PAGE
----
I appreciate winning as much or more than anyone I know. I am particularly competitive in the arena of board games. Who doesn’t love being a winner? So when I began to study conflict resolution, I frankly was looking for material to teach me how to win at conflict. Those books are out there and are readily available for our competitive consumption.
However, I found far more compelling literature that ultimately shook my preconceived notion that winning was the best game in town. I have decades of experience at playing to win. I was not easily convinced that winning is not everything. What I learned is that I’m not even sure it is a thing at all. It depends on our viewpoint.
It is no secret that I both love to win and have never won a set of tennis playing against my husband. I’ve written reams of material on all the humbling lessons I have learned standing across the court from him for almost 50 years of tennis playing and losing set after set after set. But that perspective is ONLY one that I can find on the scoreboard. It doesn’t tell the whole story; it doesn’t even address the most important point of the story!
See, I may lose at tennis, but together Pete and I win at life when we enjoy going out and playing tennis, especially since we figured out how to more accurately measure success.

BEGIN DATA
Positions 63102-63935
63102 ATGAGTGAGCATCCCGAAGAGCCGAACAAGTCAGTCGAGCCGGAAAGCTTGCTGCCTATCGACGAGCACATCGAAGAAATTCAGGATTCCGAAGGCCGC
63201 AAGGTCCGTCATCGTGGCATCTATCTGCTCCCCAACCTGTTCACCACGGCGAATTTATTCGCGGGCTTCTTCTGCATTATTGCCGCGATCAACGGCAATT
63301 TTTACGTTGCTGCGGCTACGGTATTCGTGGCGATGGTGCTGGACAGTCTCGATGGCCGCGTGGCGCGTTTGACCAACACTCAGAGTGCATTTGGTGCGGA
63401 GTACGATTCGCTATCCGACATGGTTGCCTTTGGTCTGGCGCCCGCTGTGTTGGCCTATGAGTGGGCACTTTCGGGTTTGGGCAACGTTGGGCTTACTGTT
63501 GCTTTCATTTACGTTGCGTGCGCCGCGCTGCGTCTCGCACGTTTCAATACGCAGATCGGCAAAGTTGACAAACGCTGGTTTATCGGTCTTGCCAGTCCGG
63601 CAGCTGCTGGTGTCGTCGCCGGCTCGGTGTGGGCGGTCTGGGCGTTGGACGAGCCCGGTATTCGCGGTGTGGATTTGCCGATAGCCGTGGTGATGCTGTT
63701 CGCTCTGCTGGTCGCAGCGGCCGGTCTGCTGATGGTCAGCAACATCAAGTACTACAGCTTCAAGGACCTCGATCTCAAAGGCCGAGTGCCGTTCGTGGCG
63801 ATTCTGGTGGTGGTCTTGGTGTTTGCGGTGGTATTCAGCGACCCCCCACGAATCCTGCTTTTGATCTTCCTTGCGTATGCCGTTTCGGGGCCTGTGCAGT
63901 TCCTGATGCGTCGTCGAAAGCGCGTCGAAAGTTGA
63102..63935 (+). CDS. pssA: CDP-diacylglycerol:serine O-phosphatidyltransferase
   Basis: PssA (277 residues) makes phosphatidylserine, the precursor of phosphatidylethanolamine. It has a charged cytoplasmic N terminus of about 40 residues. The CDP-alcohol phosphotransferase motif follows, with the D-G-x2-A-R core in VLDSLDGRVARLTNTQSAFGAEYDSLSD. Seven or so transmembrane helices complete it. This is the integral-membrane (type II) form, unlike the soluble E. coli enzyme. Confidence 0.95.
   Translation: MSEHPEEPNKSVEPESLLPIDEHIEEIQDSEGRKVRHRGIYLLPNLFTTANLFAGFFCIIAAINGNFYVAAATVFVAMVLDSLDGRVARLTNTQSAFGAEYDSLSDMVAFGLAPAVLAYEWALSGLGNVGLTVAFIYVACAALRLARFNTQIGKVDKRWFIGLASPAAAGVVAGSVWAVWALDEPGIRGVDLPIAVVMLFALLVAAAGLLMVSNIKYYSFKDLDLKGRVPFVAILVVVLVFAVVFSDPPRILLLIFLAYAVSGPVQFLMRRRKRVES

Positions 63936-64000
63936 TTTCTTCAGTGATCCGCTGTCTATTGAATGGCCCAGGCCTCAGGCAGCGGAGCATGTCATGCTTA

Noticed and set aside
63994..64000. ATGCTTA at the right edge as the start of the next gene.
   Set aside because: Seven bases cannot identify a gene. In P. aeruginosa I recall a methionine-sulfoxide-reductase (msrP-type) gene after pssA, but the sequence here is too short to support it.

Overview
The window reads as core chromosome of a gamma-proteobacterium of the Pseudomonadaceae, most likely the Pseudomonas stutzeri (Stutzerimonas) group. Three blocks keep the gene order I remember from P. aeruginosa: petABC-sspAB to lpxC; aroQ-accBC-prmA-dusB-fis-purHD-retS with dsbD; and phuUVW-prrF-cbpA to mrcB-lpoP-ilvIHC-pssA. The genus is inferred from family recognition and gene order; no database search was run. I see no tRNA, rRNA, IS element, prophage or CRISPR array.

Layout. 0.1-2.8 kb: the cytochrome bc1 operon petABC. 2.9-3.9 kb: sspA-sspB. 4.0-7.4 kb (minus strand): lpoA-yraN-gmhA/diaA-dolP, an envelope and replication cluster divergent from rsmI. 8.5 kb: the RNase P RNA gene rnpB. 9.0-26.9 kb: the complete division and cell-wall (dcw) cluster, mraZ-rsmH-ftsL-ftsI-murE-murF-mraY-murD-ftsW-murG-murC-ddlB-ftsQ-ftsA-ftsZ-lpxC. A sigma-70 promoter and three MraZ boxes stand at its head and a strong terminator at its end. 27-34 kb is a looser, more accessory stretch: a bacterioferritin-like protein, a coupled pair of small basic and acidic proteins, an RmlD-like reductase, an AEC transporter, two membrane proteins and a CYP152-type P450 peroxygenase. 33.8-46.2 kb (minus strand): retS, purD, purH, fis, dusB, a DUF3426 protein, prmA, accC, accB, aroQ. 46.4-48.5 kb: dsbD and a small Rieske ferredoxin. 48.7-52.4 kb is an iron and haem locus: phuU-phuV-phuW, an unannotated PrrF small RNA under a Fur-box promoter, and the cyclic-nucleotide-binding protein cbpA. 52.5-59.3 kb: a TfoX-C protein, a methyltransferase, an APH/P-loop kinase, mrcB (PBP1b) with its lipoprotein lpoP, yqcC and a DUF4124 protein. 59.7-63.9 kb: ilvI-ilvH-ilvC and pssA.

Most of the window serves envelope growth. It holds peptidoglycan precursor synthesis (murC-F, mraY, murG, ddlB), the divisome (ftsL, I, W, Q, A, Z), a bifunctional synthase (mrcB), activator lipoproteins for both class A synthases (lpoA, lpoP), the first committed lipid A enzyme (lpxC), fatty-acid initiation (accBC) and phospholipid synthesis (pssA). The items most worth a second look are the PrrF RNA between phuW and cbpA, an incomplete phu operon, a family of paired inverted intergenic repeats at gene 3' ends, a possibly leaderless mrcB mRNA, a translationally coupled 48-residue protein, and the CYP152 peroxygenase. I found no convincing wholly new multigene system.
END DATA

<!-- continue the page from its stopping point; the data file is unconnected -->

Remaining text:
Tennis is something we have done together since we were kids; how many people are still in relationship with the same person they first learned how to play tennis with using a wooden racket?
Together, we have literally grown up on the tennis court. In terms of years, that’s a fact. But it is also true when we consider our maturity and even our capacity to live in the moment. If tennis was once a way we competed for points and got in our cardio exercise, it has morphed into sacred space. We do not take for granted that we will have decades MORE to go out on a warm summer night, turn on the lights and push the ball through the air with a sturdy wallop of our racket. We know what it is like to be side-lined by a shoulder injury. We are aware that several of our friends are no longer healthy enough to stand out in 90 degree heat and run from one corner of the baseline to another as if the point really mattered. No longer bothered with the burden of having something to prove, life has become far more enjoyable on many fronts. I suggest that for today - consider what competitions you can set aside so that you can experience a bit more sacred space.